ADVANCE is an eight-week summer transition program designed to give incoming graduate students early exposure to research in their Biosciences Home Program over the summer. Participants attend workshops that acclimate them to Stanford University and develop academic, professional, and leadership skills. Stanford ADVANCE Summer Institute
The mission of the SOAR Mentor Program is to foster mentorship opportunities across the Stanford Biosciences community. This comprehensive mentoring program exposes students and postdocs to a breadth of career options and pathways, promoting greater community and collaboration with faculty and alumni.
This program provides graduate students who are interviewing with the opportunity to learn about Stanford's graduate student experience, the School of Medicine's commitment to diversity, and campus organizations and university resources that support diversity.
In an effort to raise awareness within the Biosciences community, the Office of Graduate Education has initiated a symposium on improving Diversity in Graduate Education. This symposium addresses issues of diversity in graduate education, the experiences of students from diverse backgrounds, and best practices in diversity recruitment and retention.
This banquet celebrates the achievements of BioAIMS members and honors their supporters and mentors. BioAIMS Annual Diversity Awards Banquet
SSRP is a research-intensive residential program for undergraduates that takes place on Stanford's beautiful campus over a nine-week period. Stanford Summer Research Program
Stanford is a partner in the Leadership Alliance SR-EIP. This program, principally for underserved and under-represented students, offers undergraduates the opportunity to work for 8-10 weeks under the guidance of a faculty or research mentor at participating Alliance institutions.
SURGE provides undergraduate scholars from Stanford and other U.S. institutions a mentored research experience in a Stanford research group or laboratory. This fully funded, eight-week, summer-residential program combines a rigorous research assignment with a comprehensive training and mentoring program. SURGE focuses on preparing students for graduate school and, therefore, targets rising undergraduate juniors and seniors.
The Stanford School of Medicine's Summer HCOP is an academically rigorous, six-week residential program that encourages and provides a learning environment for 25 talented college sophomores and juniors who expect to graduate after the summer of 2013, seek a career in medicine, and have experienced educational or academic barriers within the San Francisco Bay Area region.
The Raising Interest in Science and Engineering Summer Internship Program for high school students is sponsored by the Office of Science Outreach. It is an intensive seven-week summer program for Bay Area students living within a 25-mile radius of campus who are interested in science, engineering, math, and computer science. Students spend 30 hours a week on the Stanford campus, working in an active research lab under the guidance of a mentor from the lab (typically a graduate student) and attending weekly group sessions that include field trips and presentations.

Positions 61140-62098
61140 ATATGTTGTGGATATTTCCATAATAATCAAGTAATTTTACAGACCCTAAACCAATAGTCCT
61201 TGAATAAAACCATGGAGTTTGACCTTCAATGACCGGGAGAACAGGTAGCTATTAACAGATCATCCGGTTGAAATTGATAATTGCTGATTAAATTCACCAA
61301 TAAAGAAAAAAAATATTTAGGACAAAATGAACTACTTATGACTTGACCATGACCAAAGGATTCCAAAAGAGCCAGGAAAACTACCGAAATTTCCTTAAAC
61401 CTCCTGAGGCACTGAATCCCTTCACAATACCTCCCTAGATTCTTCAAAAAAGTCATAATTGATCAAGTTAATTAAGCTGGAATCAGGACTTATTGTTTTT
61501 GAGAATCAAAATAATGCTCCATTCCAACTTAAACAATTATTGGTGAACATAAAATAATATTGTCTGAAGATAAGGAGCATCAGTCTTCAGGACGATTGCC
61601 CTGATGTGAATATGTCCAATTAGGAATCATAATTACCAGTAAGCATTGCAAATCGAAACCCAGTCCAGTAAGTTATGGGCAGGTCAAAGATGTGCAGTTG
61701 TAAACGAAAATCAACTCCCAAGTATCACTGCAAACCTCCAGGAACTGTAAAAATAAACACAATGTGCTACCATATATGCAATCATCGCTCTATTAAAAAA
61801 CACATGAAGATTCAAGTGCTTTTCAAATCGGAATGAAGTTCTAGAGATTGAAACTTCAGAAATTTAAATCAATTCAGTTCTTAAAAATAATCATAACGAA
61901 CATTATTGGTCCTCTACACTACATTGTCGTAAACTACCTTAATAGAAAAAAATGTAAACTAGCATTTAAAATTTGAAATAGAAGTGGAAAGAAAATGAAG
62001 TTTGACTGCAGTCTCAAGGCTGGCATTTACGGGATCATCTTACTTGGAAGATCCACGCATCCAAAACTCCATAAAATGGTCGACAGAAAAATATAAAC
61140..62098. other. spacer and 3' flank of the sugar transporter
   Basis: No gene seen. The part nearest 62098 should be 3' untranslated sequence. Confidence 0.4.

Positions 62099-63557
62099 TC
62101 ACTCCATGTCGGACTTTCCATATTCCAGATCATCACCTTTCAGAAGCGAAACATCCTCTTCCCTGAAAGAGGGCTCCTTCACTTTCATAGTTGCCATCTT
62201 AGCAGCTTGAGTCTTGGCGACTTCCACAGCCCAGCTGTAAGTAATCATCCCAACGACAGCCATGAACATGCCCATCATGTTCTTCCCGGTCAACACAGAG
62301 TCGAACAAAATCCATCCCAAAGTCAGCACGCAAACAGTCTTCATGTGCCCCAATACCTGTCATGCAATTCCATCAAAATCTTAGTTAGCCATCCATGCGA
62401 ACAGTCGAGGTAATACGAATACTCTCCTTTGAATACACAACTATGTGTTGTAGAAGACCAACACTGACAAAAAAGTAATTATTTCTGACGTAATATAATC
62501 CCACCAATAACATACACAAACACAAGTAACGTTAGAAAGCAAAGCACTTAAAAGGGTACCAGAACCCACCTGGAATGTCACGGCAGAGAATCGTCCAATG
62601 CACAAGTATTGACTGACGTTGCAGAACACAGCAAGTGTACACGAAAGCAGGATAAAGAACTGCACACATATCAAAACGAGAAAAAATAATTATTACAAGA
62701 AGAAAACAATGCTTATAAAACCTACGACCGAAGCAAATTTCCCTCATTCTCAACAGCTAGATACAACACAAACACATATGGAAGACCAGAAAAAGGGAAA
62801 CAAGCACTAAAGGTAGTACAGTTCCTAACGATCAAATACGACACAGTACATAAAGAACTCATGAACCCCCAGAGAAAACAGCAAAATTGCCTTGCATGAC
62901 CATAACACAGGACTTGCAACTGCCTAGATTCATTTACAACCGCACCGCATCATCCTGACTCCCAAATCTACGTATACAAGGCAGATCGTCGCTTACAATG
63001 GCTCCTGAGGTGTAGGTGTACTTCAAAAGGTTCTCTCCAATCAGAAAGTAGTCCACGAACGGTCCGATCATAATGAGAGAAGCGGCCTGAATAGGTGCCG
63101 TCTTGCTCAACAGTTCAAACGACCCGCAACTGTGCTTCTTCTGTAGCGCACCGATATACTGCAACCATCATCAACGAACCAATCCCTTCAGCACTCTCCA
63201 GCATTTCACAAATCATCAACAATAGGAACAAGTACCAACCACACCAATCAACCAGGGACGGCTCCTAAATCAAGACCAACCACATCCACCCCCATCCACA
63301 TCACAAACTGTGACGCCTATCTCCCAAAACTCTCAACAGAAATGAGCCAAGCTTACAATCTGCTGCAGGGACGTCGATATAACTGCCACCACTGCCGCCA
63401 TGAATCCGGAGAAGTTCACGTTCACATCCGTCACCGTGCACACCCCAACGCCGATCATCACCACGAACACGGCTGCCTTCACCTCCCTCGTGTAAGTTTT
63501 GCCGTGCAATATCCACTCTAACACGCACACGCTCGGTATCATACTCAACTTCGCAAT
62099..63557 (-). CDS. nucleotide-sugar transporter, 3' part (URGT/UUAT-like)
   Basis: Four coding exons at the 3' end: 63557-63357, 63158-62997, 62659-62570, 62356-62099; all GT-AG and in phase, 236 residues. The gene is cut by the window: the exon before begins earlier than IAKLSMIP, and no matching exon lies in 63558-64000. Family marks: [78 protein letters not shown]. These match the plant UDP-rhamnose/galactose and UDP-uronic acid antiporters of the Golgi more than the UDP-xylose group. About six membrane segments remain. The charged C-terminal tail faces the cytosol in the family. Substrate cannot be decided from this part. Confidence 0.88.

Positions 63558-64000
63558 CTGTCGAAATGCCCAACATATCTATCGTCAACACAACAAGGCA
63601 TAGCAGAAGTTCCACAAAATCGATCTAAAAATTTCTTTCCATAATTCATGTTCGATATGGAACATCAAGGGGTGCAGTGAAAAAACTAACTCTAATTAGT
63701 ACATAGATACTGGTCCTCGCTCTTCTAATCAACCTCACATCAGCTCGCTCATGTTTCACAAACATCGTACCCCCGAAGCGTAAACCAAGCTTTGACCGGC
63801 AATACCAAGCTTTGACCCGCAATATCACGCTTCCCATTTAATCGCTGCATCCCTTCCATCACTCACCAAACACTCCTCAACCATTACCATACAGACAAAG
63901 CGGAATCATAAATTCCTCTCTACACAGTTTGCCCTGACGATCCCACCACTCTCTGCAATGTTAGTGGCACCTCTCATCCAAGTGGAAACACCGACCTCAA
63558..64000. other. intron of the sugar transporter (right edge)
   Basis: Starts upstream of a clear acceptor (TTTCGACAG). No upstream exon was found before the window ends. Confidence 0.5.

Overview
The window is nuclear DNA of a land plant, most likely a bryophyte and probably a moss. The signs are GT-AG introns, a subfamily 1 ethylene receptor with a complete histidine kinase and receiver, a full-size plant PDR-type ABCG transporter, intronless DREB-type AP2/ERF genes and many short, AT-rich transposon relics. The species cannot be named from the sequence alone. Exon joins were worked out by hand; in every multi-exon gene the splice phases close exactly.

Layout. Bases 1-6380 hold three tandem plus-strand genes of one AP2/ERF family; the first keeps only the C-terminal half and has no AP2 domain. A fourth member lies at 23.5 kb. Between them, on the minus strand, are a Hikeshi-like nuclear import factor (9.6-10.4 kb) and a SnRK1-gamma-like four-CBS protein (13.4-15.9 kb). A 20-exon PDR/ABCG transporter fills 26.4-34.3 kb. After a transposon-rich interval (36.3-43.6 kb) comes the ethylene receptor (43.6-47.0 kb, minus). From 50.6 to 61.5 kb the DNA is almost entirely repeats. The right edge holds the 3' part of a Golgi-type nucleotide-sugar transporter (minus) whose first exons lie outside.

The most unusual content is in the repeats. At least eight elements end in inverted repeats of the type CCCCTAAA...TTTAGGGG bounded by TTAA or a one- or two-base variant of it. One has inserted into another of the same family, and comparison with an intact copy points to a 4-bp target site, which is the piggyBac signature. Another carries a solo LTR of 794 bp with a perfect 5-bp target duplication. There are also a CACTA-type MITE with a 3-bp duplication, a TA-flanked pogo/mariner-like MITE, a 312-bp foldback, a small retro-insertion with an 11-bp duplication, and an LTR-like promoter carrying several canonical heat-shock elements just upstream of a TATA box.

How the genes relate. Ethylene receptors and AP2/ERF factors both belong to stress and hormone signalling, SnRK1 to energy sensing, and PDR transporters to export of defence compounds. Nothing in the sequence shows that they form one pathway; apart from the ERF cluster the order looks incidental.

At the School of Earth Sciences, high school students spend eight weeks during the summer working in a variety of laboratories. Student interns must be interested in Earth sciences to qualify. They support ongoing research and are supervised directly by graduate students, postdocs, and lab managers. This program is for local high school students only, who are selected through an application process.
The SMYSP Summer Residential Program offers five weeks of intensive science and health training each summer for low income and under-represented high school students from Northern and Central California. Participants live together at Stanford, attend scientific lectures, complete anatomy laboratory practicums, intern at Stanford Hospital & Clinics and the Veterans Affairs Palo Alto Health Care System hospital, and learn about college-entrance requirements, application procedures, and financial aid. The program is tuition-free, with selection based on an application process.
The SIMR Program is for high school juniors and seniors interested in hands-on research in various fields of medicine, including immunology, stem cell, cancer, neuroscience, bioinformatics, and cardiovascular medicine. This eight-week program enables the selected students to take part in research, attend introductory lectures, and present their work at a poster session open to the Stanford community.
For more information about high school programs and outreach, visit The Office of Science Outreach.